Liar. Thief. Crooked.
Bully. Pig. Criminal.
Name calling in politics is nothing new, but with less than a week until election day, America is engaged in a presidential battle like never before, taking us back to the darkest days of our childhood, when taunts, shoving, stuck-out tongues and sing-song comebacks were the fiercest weapons we knew how to launch. But when the ballots are cast and the election is won by either Hillary Clinton or Donald Trump, will all that hair pulling and huffiness end?
Because after multiple October Surprises (Rolling Stone counted 23, Fox News reported eight), we can only dream of a world where the controversies, lawsuits, investigations and theatrics surrounding these two individuals are behind us. And we'll be stuck with one of them as Commander-in-Chief.
And don't forget those who are bemoaning (or maybe "pre-moaning"?) our fate as a nation should Trump manage to pull out a win, threatening to take their toys and leave America for good. Canada may have to tighten their own immigration policies in response. (And if that ain't ironic, I don't know what is.)
Here's a hilarious commercial to demonstrate the hysterics:
I am SO done with it all. Sad thing is, it's just not done with me.
But in all seriousness, we're adults, aren't we? With at least a slight grasp on reality? So how do we endure the outcome of this election? How do we get past the shoving and kicking? More specific to our discussion about media bias, how do we rise above the playground politics to interpret the interpretation of all of this in the news media?
1. Take a Time-Out!
I know that no matter who wins, half of you think it's the end of the world as we know it but it's not (even if one of our candidates is kinda mentioned in the song). So just put away your passport, count to ten, put on your big girl (boy) pants and deal with it. People have probably been freaking out about this kind of stuff since Seti took over for Ramses in ancient Egypt (and Egypt is STILL THERE, folks. Just sayin'.)
As for the media, ABC, CBS and NBC will still hate Trump and defend Hillary. Bill O'Reilly will still be unimpressed with either of them and your Facebook news feed will still be filled with SHOCKING click-bait political posts that you need to resist the impulse to read. (Seriously. If the word "shocking" is in the title, just don't. Trust me.)
And, here's some advice that I need to repeat to myself in the mirror: You can turn it off for awhile. You don't have to be the ever-vigilant police of what is wrong in American media or politics every. single. day of your life. Read a novel. Cook something new. Make a hat, Take a hike.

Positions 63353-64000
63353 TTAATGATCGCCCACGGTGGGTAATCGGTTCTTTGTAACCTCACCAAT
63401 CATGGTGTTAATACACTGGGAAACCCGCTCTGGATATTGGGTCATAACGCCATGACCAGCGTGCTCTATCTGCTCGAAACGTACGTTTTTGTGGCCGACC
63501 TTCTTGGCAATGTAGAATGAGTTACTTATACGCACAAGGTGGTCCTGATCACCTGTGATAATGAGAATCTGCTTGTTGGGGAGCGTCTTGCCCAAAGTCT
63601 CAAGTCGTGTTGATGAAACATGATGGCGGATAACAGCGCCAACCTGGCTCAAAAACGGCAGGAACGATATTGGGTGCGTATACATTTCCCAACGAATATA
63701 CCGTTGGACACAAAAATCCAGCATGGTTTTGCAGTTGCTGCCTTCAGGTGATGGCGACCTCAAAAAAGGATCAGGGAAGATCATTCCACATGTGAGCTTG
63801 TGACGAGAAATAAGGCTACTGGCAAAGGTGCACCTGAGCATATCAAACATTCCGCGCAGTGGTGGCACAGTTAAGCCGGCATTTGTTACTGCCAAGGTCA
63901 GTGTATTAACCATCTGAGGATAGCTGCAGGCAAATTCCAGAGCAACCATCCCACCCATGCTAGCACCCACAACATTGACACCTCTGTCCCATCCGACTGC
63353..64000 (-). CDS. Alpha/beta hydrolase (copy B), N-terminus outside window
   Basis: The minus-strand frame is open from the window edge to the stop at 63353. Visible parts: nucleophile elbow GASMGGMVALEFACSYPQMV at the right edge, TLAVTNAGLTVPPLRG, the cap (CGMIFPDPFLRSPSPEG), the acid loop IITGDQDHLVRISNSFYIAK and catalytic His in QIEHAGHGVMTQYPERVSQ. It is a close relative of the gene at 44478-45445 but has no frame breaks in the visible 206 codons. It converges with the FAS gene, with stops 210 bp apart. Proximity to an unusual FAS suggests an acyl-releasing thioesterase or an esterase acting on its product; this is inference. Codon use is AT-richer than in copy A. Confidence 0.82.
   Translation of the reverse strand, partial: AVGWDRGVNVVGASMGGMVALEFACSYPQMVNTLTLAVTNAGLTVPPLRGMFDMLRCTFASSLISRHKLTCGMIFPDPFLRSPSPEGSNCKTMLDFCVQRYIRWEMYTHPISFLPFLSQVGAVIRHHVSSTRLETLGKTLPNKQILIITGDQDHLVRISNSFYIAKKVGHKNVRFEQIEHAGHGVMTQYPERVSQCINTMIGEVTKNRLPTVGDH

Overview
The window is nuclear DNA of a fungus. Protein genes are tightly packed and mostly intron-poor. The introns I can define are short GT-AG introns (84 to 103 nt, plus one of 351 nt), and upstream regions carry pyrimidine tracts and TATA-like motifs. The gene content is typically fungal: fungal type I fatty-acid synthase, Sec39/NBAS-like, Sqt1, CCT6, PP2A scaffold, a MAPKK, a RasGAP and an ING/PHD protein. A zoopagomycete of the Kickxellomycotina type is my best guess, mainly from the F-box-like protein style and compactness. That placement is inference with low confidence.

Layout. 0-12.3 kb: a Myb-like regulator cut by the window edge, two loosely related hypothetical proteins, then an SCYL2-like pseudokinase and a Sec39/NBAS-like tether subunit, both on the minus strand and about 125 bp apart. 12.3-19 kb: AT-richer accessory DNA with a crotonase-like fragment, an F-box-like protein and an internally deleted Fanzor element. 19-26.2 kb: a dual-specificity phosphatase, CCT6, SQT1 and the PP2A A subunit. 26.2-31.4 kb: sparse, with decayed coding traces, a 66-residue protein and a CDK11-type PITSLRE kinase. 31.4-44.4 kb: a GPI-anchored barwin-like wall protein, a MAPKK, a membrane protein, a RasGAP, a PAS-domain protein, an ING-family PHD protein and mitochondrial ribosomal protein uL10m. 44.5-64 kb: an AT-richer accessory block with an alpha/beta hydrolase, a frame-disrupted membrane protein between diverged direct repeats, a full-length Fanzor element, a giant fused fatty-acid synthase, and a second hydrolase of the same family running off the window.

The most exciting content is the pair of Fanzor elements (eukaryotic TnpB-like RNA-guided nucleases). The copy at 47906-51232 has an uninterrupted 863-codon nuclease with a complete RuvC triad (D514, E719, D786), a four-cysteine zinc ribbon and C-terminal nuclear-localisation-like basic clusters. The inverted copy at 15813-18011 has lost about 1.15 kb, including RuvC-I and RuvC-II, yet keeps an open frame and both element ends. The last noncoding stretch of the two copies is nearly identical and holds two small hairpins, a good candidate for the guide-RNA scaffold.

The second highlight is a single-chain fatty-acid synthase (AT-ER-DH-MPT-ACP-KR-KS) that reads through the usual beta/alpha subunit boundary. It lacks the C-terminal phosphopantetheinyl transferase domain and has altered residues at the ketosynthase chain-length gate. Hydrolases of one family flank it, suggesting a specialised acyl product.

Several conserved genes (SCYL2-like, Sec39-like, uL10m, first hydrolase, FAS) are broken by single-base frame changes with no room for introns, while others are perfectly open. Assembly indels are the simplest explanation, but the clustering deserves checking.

2. Play Nice
One thing I hear media analysts say over and over this election cycle is that it has been unpredictable.
Yeah, we noticed. In the first place, we've never had someone with zero political experience running against someone who is under investigation by the FBI. We've never had candidates with so much baggage and so much disapproval running neck and neck and we've never been so convinced that we are doomed (DOOMED!) either way.
Before this election I assumed the mainstream media would at least make a pretense toward unbiased reporting while surreptitiously using the schemes, techniques and tactics that we've discussed over the last several months, just like they have in previous years. They loved Trump during the primaries, after all. But as we also discussed, the media seems emboldened now that we are down to red versus blue. Even while Americans grow increasingly dissatisfied with career politicians, cronyism, lobbyists, PACs, rhetoric and corruption in Washington, the idea of a NON-political outsider taking the reigns is TOO scary for the media to consider. So scary, in fact, that some have described it as their moral duty to throw out the journalistic playbook and do ANYTHING and EVERYTHING to defeat Donald Trump.
So, yeah, don't assume that the media is going to lighten up their left-leaning tendencies.
Donald Trump has been crying media bias for weeks now and though I don't like him, I have to agree he's right about this. And the public agrees too. In a September NBC/WSJ poll, the media's disapproval rating was 59 percent, which is virtually the same degree to which the public disapproves of Donald Trump, which, according to another NBC/WSJ poll, is 61 percent. Last night on The O'Reilly Factor, Bill O'Reilly discussed this issue at length. Click this link to watch the segment. One source his guest mentioned is one of my favorite sources for media statistics, the Media Research Center, which conducted a recent survey, showing how uneven media coverage of the two candidates has been in the twelve weeks leading up to the election. They found that 91 percent of Trump's coverage has been "hostile." Meanwhile 79 percent of their coverage of Clinton was also negative -- not exactly the kind of glowing, messianic endorsement we saw during Obama's campaign(s), but the broadcasts in question contained at least three times as many opinionated comments about Trump. (They may not be enthusiastic about Hillary, but they are at least trying to muzzle it in keeping with the bigger political picture.)